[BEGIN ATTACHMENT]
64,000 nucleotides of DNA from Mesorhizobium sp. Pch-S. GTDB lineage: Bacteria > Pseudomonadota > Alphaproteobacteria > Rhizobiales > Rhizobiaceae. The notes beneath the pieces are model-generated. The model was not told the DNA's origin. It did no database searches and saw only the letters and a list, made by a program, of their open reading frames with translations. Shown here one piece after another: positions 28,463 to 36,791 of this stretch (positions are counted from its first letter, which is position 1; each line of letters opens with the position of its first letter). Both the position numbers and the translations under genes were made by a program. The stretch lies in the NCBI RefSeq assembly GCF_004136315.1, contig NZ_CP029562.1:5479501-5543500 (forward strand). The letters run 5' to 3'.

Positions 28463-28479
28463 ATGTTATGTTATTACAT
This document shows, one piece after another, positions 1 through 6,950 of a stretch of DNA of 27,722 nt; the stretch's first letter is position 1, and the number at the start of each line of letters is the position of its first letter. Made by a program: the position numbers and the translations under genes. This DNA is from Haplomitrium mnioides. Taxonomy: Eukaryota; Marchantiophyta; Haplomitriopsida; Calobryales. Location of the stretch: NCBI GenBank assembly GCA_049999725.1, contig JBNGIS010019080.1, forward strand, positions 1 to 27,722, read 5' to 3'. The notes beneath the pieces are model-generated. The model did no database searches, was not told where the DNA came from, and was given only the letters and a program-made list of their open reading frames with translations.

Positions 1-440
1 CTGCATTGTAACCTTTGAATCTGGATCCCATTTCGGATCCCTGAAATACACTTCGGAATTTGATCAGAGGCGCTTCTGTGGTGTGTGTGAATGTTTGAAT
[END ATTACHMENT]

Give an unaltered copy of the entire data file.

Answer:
64,000 nucleotides of DNA from Mesorhizobium sp. Pch-S. GTDB lineage: Bacteria > Pseudomonadota > Alphaproteobacteria > Rhizobiales > Rhizobiaceae. The notes beneath the pieces are model-generated. The model was not told the DNA's origin. It did no database searches and saw only the letters and a list, made by a program, of their open reading frames with translations. Shown here one piece after another: positions 28,463 to 36,791 of this stretch (positions are counted from its first letter, which is position 1; each line of letters opens with the position of its first letter). Both the position numbers and the translations under genes were made by a program. The stretch lies in the NCBI RefSeq assembly GCF_004136315.1, contig NZ_CP029562.1:5479501-5543500 (forward strand). The letters run 5' to 3'.

Positions 28463-28479
28463 ATGTTATGTTATTACAT
This document shows, one piece after another, positions 1 through 6,950 of a stretch of DNA of 27,722 nt; the stretch's first letter is position 1, and the number at the start of each line of letters is the position of its first letter. Made by a program: the position numbers and the translations under genes. This DNA is from Haplomitrium mnioides. Taxonomy: Eukaryota; Marchantiophyta; Haplomitriopsida; Calobryales. Location of the stretch: NCBI GenBank assembly GCA_049999725.1, contig JBNGIS010019080.1, forward strand, positions 1 to 27,722, read 5' to 3'. The notes beneath the pieces are model-generated. The model did no database searches, was not told where the DNA came from, and was given only the letters and a program-made list of their open reading frames with translations.

Positions 1-440
1 CTGCATTGTAACCTTTGAATCTGGATCCCATTTCGGATCCCTGAAATACACTTCGGAATTTGATCAGAGGCGCTTCTGTGGTGTGTGTGAATGTTTGAAT